“Homeland” returned and I was looking forward to more of the domestic espionage narrative, and an international manhunt to be the key elements of the third season’s story lines. In the wake of recent revelations of NSA surveillance of US civilian communications sent via cell phones and e-mail, and the Wikileaks don, Paul Asange’s avoidance of prosecution by finding refuge in countries that were unwilling to release him into the custody of the US, I’d hoped that this “ripped from the headlines” approach would fuel another successful season.

Nothing could be further from the truth. The first two episodes of this season focused on the C.I.A. being called on the carpet during a congressional hearing for not preventing the bomb explosion at their Langley, Va. HQ that decimated their morale and killed many of their personnel. In order to placate congress (total fiction, right?) there was agency maneuvering that scapegoated Carrie for the attack. Additionally, Carrie’s family struggles to get her back on her meds (always a chance for Danes to show her chops). In response to agency politics and family pressure, Carrie acts out and seeks revenge by breaking the agency’s code of silence when she tries to tell her side of the story to the press. Carrie is then involuntarily committed to a private mental health facility by her mentor, Saul, the spymaster (Mandy Patinkin).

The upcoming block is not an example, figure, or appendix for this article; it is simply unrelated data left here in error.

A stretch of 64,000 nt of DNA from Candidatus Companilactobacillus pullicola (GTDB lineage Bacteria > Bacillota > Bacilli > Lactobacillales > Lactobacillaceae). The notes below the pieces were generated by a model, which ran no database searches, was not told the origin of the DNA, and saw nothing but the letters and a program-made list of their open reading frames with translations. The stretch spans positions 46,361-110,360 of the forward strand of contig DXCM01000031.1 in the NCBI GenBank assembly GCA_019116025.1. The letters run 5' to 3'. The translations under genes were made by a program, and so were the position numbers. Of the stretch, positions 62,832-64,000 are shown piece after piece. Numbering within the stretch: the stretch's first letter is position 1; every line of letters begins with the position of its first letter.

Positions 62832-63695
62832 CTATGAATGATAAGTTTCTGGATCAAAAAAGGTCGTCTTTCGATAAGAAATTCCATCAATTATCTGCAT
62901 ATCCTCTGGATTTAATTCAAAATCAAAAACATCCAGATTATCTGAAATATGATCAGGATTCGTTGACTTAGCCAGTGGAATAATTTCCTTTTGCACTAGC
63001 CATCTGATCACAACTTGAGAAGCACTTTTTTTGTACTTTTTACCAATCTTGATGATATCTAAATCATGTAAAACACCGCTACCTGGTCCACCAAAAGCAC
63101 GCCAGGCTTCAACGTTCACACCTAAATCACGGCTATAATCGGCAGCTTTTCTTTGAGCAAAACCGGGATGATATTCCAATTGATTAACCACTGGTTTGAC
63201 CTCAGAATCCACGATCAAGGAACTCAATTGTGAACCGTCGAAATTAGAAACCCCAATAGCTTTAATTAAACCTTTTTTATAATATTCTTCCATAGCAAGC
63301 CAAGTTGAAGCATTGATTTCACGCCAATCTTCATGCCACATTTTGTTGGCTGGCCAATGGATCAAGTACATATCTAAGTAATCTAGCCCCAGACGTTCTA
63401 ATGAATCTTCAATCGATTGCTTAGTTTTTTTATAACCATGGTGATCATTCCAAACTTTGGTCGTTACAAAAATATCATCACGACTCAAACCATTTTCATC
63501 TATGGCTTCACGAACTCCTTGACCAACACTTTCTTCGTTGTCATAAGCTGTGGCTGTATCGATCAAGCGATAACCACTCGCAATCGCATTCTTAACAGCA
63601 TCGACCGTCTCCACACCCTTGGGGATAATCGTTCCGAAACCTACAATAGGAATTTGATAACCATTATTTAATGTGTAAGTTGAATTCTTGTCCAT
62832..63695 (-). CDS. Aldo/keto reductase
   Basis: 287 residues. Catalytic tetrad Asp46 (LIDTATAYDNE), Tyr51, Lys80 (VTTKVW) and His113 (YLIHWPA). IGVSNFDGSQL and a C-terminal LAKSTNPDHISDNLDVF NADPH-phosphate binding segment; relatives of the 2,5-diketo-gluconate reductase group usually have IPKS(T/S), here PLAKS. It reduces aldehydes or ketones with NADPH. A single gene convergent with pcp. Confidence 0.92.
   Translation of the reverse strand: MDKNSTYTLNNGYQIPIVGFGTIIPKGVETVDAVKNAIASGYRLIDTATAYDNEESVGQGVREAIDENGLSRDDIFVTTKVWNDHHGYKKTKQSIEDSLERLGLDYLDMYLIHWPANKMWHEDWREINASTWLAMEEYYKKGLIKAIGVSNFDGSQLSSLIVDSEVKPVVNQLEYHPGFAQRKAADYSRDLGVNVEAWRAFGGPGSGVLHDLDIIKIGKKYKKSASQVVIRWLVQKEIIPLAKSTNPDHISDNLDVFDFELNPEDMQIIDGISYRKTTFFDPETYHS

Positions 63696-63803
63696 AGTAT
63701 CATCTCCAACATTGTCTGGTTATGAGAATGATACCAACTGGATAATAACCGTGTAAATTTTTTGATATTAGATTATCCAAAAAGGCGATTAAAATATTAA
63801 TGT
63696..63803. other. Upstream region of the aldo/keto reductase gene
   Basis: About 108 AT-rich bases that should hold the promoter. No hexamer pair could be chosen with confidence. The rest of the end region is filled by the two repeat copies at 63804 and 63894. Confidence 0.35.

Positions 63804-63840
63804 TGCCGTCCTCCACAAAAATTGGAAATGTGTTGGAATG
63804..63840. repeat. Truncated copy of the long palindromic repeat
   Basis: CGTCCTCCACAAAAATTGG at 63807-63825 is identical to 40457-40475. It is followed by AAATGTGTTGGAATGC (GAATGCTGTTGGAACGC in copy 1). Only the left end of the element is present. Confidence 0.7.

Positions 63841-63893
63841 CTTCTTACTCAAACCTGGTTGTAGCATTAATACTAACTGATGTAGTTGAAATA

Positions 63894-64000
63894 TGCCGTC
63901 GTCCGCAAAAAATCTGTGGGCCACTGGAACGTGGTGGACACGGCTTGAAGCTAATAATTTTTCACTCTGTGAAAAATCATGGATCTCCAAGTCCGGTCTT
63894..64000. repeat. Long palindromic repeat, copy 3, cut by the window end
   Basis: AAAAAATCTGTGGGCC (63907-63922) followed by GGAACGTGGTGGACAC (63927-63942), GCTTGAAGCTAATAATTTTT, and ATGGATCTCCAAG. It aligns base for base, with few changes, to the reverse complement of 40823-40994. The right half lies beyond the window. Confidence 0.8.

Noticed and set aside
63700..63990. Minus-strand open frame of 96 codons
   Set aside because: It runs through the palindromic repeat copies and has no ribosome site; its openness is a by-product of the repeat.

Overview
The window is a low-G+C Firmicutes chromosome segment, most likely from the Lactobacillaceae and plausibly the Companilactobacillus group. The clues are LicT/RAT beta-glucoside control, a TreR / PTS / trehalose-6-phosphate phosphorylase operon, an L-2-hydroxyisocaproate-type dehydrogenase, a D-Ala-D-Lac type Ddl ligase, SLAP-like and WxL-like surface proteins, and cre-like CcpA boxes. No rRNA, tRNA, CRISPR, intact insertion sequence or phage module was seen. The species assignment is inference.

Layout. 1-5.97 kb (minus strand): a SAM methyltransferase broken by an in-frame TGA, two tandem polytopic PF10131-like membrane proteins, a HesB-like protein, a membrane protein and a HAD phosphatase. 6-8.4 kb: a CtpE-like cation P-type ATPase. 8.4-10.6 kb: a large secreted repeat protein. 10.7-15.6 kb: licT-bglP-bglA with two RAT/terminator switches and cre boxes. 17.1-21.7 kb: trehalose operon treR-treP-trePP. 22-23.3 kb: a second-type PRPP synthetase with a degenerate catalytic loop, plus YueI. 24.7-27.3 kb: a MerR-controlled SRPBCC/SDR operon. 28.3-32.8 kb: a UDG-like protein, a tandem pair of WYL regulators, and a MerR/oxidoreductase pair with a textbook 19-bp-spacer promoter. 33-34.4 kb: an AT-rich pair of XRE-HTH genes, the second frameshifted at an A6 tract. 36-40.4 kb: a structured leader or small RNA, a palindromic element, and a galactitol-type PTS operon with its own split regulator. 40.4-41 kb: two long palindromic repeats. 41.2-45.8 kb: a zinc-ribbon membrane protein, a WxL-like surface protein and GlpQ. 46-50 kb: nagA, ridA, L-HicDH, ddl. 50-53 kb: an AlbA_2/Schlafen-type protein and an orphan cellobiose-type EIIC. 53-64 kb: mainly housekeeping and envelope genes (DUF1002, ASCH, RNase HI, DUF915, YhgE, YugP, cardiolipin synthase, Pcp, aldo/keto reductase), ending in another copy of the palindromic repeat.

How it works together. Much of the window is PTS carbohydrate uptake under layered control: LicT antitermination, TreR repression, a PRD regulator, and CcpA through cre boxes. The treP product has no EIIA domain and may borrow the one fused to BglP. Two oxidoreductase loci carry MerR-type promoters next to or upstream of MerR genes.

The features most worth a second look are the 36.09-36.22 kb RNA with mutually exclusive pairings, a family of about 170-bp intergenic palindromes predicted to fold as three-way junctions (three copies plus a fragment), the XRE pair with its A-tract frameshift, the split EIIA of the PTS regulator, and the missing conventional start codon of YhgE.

The affect that Brody’s believed involvement in the bomb blast, and the discovery of his duplicity has had on his family is examined too; the attempted suicide by his daughter, his family having to move in with his wife’s mother because of removal of all Veteran’s benefits, the absence of the prestige and pay of his congressional office and so on. It seemed as though there was endless whining that was caused by Brody’s disappearance. In other words: corporate politics and family drama. Not very compelling stuff.